28 November 2010

Creationist mathematics

I wrote a couple of days ago about creationists and the like. Today I want to give an example of their scientific stupidity by pointing out one of their latest articles on infinity. I first read it in Recursivity.

Creationists have a presence on the Internet via the site "Uncommon Descent". People like Dembski often write stupid articles trying to prove that gods (they call them intelligent designers) exist. In this article, Robert Sheldon writes:
For example, take the number line from 1 to ∞. It’s infinite of course. But now divide every number by the largest number on the line, and we have mapped the entire number line into the fractions between 0 and 1. 
What the hell does he mean by "divide by the largest number"? He may have heard that the transformation x → 1/x maps (0,1] onto [1, ∞) but he hasn't quite understood this high school concept.
So the rational numbers contain the entire integer number line between 0 and 1, and the rational numbers go up to infinity too. 
Excuse me? The rational numbers contain what? The... integer (?) line? And how does this follow from the above?
Then the rational numbers are at least ∞2 bigger. (Yup, I’m being sloppy, because Cantor also showed how to map x2–>x, so instead of calling it ∞2, he called it ℵ0 cardinality where integers and rational numbers have the same size infinity.)
Here he is, again, completely off. So much so that it smells from quite far.
[The cardinality of the irrrationals] really is bigger [than the cardinality of the rationals], and Cantor called it ℵ1 cardinality.
Mr Sheldon, go do your homework before you write anything on infinities.
Now if you are like Cantor's left wing critics, then arbitrary things must be random. It is a peculiar property of atheists that they all worship the god of Chance. It would seem possible that they might worship Lady Luck instead, but no, Xaos, Random Chance, must remain the king of the modernist pantheon. So this contingency drives them bonkers.
This is so funny! Left wing critics of Cantor? Atheists worshipping the god of Chance? What about communists? Homosexuals? Liberals? Punks? People with tattoos? (I think the latter folk don't like Cantor either.)

This is the kind of "mathematics" typically used by creationists. The religious folk will, at the same time, applaud them because, in their eyes, they are oh so sophisticated!

For another example of creationist maths look here.

Creationists and similarly-minded religious imbeciles should leave mathematics for mathematicians and scientists. Instead, they should just go to their church to light a candle or whatever their particular religion tells them to do.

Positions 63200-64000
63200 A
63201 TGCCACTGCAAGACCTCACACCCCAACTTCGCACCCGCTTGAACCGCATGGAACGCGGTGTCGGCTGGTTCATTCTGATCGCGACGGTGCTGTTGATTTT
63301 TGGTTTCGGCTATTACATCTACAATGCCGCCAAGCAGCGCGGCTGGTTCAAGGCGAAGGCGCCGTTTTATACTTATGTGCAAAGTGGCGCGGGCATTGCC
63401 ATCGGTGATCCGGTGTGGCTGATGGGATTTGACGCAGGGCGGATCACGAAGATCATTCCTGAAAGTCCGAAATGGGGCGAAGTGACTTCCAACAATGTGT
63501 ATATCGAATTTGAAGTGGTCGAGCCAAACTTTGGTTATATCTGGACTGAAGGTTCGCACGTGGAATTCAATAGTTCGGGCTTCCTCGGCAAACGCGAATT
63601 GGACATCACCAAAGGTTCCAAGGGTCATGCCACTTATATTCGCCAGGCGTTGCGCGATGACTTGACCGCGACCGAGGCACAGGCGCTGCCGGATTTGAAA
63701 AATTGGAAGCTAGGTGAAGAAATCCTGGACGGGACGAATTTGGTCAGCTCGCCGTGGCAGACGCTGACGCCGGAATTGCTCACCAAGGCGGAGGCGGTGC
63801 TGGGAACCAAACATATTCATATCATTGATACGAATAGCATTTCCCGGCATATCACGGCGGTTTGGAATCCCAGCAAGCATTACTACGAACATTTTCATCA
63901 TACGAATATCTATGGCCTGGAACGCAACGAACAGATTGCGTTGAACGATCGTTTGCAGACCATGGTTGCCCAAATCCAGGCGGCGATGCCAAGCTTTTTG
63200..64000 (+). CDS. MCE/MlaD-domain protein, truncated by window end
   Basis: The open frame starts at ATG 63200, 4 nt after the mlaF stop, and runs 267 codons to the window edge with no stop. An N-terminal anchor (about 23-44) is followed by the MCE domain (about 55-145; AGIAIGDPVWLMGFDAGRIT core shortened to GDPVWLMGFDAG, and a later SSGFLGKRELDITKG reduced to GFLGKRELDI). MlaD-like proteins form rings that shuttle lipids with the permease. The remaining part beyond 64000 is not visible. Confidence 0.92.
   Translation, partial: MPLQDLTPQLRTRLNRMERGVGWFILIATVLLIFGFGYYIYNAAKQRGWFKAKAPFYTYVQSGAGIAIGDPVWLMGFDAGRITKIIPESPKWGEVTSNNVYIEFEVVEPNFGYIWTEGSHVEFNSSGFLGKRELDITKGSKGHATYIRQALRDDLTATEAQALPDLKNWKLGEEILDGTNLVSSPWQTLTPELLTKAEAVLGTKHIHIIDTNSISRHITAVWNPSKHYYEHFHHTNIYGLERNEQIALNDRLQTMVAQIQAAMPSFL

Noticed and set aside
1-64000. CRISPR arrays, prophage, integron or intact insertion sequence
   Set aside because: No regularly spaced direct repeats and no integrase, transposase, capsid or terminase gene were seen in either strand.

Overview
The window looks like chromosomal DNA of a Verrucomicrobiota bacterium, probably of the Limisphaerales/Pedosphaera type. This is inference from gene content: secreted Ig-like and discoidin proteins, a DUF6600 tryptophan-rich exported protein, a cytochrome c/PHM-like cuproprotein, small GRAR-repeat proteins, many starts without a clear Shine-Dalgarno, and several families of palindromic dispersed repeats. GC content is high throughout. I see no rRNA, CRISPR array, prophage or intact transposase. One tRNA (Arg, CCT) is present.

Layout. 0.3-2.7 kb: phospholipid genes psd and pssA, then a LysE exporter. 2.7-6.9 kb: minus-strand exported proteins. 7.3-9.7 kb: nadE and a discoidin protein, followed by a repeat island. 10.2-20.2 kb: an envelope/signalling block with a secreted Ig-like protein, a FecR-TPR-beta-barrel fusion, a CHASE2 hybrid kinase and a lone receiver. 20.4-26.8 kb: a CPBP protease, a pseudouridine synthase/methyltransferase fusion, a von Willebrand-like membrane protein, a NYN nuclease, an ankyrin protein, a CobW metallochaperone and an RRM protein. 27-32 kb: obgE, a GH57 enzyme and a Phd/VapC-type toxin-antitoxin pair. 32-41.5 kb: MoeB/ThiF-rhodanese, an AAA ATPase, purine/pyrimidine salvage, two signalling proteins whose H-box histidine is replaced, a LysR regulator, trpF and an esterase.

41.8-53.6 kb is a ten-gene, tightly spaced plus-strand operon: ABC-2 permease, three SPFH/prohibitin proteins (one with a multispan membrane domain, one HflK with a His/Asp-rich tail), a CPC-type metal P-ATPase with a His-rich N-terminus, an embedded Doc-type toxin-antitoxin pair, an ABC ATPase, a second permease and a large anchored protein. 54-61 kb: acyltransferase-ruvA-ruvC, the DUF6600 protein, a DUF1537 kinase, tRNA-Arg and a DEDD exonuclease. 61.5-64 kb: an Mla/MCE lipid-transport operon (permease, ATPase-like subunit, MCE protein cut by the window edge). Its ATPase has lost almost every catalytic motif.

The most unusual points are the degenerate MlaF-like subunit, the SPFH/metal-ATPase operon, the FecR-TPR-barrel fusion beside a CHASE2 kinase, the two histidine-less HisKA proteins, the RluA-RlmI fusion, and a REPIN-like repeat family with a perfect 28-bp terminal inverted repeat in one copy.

26 November 2010

A blog's purpose OR creationism: a recurring theme

I couldn't decide which of the two titles I wanted to have on this posting today. I wanted to express my belief that a blog can help see another point of view and, indeed, show that some things that would never see the light of Earth can surface and be discussed. I am talking about an idiotic movement, mainly in the US, but with branches in the UK and elsewhere, called creationism. It is also called intelligent design. It is nothing new. People, from ages ago, wanted to have their holy texts the only ones that they would read (out of laziness, for instance). They said that you don't need science, just the bible is enough. Some are more radical than others claiming that the Earth is flat or that the Earth is the center of the Universe, some get pimples when they hear the word (Darwinian) evolution, and some do accept science, but get irritated when someone tells them that gods are not a necessary ingredient in any mathematical or physical theory. The latter type of creationists have call themselves intelligent designers and try to "prove" that some intelligence (a.k.a. god) is needed.

Mention these things to an average person in Sweden, a country I live in, and we'll have a laugh and then a beer (if we can afford it--it's too expensive here). But mention these things to an average US-person and you're in for a big surprise. More to the point, it is almost impossibe for a European who has not lived in the US to understand why those people over there are so fanatic about religion and creationism. Vice versa, your average US creationist or religious person has hard time understanding a secular, plain rational, point of view. (Be careful: I said "average", in the common sense of the term. There are people on the other side of the Atlantic who are much more sophisticated than those one meets on this side of the Ocean on a daily basis.)